What Is Cloud Computing?
Cloud computing refers to the on-demand availability of computer system resources, such as data storage, and some can be used without the need for active management by the user/users. Many different services offer public cloud computing, the most popular being Amazon Web Services, Salesforce CRM System, and Microsoft Azure.
It is broken up into two categories, IaaS or Servers (computers) and Services. Servers are running your companies servers or workstations in the cloud. This is almost always more expensive than running them in your own environment, but there are businesses and reasons that make sense to use this. If you use these types of services you will always need to provide your own management of these servers. It is not included in the base price.
SaaS or services are things like Office 365, Google suite, Quickbooks Online, Salesforce CRM, and the like. These are almost always less expensive to host in the cloud than you could locally. At worst you break even in many cases, and the additional reliability, extra services, and stability give even more value. Many of these can be used with fewer management services or none at all, but they can be very complex and may need you to have a management company on retainer, as well.
Many businesses today make great use of cloud computing as it allows employees to share applications, stay on the same networks, access additional data storage, and other services that may be needed at a moment’s notice by the user. The biggest advantage of cloud computing is that it can provide all of these services from anywhere, allowing your employees to never miss a beat.
Types of Cloud Computing Available
There is a wide array of services when it comes to cloud computing. However, most cloud computing falls into these basic categories:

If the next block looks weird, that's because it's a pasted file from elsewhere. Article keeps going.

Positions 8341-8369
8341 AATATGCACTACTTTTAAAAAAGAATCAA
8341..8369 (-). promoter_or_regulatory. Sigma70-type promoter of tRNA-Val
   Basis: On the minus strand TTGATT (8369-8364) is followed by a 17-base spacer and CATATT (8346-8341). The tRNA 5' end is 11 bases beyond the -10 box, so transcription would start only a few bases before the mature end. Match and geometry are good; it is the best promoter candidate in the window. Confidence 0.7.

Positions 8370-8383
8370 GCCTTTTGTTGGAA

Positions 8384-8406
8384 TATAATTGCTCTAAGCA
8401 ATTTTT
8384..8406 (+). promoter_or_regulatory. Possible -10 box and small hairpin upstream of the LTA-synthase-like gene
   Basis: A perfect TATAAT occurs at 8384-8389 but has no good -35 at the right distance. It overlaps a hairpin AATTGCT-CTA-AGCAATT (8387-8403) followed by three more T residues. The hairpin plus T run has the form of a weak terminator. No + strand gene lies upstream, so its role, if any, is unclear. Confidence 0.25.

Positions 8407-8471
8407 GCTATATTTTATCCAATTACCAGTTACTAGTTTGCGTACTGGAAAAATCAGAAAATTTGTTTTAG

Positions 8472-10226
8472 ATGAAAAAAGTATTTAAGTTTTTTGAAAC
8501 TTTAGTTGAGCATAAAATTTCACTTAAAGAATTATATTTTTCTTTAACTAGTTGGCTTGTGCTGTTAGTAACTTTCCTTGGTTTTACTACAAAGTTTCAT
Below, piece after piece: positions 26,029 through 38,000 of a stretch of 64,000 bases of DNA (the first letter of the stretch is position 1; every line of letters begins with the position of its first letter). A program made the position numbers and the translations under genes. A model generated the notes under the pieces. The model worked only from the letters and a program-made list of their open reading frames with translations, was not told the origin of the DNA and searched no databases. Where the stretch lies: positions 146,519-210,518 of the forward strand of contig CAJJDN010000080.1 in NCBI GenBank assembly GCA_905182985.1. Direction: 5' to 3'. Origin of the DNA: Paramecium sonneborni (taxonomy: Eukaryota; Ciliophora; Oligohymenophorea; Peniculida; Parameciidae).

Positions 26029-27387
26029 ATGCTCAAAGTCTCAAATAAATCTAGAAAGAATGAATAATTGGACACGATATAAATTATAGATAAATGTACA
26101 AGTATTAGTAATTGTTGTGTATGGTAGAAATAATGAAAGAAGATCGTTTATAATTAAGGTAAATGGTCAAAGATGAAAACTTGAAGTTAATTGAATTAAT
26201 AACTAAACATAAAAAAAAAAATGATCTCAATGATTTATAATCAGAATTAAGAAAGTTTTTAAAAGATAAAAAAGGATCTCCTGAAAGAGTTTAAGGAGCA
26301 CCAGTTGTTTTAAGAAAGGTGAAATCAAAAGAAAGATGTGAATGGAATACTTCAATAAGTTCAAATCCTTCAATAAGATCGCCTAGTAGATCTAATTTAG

Software as a Service (SaaS)
This type of cloud computing is built to deliver applications over the internet through a computer’s browser. Businesses that make use of sales often use the SaaS cloud computing model, as it is easy to use and even gives the option for the business to develop their own modifications and additions to the applications they are using. This allows them to change the way the cloud works to match their business model and needs. Among the most popular SaaS cloud computing services are Google’s G Suite and Microsoft Office 365.
Infrastructure as a Service (IaaS)
IaaS provides storage and computer services on a pay-per-use basis. In other words, companies that rely on IaaS cloud computing only pay for the applications and storage that they need and nothing else. However, there are a lot of services that are provided in IaaS that go beyond the realm of just storage. Here are some of the services that IaaS cloud computing can offer to users:
- Highly scalable databases
- Virtual private networks
- Data analytics
- Developer tools
- Machine learning
- Application monitoring
Among IaaS cloud computing providers, the leaders in the industry are Amazon Web Services, Microsoft Azure, and Google Cloud Platform.
Platform as a Service (PaaS)
When it comes to businesses that require sharing tools and assets between coworkers to function, PaaS may be their best bet. PaaS cloud computing offers sets of services that make it easier to share work and tools between users, allowing for easier processing, and uses APIs to accelerate development testing and quicker deployment of applications. Among the most popular PaaS services on the market are Salesforce’s Heroku and Red Hat’s OpenShift.
Functions as a Service (FaaS)